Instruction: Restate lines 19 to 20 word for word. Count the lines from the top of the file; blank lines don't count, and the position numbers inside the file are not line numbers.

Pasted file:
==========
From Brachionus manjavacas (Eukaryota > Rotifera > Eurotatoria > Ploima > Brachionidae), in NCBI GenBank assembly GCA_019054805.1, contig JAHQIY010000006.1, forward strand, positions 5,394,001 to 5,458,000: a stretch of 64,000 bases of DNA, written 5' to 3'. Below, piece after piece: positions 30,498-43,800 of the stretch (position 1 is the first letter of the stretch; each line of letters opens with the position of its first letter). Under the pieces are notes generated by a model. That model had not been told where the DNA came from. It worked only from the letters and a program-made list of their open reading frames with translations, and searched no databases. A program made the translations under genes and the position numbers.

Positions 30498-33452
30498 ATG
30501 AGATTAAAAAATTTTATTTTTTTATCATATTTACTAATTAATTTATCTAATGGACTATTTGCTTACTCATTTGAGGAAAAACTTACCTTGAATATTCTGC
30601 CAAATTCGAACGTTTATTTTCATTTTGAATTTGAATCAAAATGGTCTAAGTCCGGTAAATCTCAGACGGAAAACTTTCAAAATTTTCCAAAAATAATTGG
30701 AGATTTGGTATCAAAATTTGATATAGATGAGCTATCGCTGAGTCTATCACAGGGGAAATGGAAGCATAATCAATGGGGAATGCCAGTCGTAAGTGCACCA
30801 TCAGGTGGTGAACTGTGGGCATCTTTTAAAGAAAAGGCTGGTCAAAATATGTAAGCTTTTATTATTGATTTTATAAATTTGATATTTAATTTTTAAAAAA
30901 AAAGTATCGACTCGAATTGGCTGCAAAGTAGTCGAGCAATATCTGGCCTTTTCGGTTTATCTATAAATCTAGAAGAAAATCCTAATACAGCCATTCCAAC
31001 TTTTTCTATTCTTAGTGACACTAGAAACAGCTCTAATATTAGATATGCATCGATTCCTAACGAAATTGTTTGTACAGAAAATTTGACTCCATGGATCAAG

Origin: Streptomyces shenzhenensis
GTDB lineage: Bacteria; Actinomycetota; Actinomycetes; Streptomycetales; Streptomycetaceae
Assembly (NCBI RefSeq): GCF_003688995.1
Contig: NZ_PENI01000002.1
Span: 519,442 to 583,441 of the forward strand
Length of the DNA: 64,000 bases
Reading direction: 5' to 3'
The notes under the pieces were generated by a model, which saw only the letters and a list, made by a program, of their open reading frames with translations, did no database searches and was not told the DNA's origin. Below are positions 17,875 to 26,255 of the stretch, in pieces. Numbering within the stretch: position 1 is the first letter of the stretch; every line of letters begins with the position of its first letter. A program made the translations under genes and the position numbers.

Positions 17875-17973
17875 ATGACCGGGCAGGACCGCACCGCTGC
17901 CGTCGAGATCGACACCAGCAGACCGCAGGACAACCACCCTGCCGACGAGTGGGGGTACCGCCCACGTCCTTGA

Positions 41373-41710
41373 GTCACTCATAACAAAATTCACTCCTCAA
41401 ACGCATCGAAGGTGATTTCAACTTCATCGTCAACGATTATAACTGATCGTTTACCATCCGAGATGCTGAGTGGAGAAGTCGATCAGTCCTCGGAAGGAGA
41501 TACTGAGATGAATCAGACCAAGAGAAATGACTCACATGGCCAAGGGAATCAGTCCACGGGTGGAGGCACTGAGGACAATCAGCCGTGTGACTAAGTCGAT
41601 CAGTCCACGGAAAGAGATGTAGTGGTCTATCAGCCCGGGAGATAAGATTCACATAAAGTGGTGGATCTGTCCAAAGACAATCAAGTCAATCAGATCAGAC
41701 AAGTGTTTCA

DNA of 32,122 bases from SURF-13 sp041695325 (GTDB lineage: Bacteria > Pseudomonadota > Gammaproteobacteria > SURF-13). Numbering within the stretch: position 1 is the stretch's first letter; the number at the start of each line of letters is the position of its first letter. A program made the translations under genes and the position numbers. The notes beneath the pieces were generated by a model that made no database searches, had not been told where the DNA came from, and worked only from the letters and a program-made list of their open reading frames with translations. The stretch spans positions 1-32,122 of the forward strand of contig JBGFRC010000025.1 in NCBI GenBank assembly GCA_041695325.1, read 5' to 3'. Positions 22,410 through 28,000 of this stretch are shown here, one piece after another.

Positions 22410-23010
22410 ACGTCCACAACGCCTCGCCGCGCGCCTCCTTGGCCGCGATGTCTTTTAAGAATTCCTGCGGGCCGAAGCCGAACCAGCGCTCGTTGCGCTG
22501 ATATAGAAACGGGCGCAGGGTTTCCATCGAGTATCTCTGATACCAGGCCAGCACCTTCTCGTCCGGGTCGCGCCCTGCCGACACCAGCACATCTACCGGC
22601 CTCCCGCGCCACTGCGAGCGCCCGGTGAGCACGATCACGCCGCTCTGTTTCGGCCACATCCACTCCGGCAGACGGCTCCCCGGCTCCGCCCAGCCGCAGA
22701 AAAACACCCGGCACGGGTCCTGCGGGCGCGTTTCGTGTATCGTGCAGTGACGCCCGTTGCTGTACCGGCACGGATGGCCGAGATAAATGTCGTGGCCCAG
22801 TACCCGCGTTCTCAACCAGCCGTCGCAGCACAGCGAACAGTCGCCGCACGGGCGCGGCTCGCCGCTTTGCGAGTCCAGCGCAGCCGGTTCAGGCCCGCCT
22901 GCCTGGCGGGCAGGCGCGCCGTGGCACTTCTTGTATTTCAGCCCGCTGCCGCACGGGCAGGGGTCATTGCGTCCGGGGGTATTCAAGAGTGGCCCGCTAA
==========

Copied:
17875 ATGACCGGGCAGGACCGCACCGCTGC
17901 CGTCGAGATCGACACCAGCAGACCGCAGGACAACCACCCTGCCGACGAGTGGGGGTACCGCCCACGTCCTTGA